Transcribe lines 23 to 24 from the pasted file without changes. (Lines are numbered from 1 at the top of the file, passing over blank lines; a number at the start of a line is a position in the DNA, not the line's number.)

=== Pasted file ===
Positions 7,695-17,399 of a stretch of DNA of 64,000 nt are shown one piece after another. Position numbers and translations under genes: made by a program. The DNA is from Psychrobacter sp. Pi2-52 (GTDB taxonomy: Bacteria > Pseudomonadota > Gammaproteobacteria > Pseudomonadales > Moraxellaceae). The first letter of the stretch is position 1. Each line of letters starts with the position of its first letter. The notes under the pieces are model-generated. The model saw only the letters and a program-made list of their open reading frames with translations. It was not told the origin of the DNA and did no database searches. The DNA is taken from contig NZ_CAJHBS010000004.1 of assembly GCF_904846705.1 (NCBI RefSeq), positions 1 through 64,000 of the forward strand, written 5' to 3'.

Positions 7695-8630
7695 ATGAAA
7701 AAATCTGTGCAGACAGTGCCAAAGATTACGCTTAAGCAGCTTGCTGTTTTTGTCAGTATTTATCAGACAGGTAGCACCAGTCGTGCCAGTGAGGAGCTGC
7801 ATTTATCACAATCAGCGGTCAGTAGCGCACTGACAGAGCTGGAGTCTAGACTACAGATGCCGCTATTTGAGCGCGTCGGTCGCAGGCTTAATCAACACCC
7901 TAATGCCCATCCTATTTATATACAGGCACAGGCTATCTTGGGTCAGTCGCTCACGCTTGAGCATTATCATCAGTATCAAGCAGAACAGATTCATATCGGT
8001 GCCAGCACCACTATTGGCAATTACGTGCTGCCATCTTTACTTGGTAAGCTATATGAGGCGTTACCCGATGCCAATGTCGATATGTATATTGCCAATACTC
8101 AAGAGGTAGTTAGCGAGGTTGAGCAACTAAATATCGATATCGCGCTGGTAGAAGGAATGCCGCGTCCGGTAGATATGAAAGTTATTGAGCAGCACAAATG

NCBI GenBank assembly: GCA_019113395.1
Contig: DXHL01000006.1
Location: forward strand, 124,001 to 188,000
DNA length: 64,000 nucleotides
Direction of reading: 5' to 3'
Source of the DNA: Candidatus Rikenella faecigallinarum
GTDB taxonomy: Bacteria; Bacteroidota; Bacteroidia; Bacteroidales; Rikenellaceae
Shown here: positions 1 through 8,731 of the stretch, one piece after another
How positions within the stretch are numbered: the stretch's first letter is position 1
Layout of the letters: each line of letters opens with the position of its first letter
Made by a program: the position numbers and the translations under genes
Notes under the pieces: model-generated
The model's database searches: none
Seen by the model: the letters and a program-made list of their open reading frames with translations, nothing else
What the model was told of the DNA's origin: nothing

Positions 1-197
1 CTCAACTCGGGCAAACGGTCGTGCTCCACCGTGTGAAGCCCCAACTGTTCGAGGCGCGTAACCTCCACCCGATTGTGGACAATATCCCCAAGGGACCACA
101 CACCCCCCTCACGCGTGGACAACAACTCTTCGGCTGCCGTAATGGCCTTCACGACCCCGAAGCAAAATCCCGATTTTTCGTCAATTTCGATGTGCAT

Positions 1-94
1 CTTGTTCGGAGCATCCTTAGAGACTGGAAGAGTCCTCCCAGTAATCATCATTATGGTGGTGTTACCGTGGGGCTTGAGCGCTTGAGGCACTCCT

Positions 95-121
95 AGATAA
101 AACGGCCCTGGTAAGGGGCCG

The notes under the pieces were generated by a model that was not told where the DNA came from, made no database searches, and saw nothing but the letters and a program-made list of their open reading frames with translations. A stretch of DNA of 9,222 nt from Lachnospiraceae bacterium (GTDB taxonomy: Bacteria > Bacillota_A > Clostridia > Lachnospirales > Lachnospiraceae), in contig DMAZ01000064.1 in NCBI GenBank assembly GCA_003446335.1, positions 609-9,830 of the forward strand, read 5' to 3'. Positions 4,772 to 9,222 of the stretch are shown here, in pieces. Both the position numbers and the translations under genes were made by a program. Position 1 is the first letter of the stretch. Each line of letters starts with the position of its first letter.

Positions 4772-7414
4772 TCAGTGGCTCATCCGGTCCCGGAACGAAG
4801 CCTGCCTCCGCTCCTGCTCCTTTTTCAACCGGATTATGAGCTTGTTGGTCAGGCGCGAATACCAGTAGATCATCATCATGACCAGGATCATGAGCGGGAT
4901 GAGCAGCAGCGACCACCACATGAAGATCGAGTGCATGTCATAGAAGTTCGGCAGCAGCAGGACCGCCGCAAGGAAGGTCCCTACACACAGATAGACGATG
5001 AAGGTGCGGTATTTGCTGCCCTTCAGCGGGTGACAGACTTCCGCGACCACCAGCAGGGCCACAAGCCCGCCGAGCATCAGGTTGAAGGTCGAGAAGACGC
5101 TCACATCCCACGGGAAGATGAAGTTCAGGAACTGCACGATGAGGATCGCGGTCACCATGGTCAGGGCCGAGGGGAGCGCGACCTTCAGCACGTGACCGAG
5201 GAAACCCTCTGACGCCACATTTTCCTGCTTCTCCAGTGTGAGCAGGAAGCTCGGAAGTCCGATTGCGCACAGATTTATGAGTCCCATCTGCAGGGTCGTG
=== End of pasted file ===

What the model was told of the DNA's origin: nothing

Positions 1-197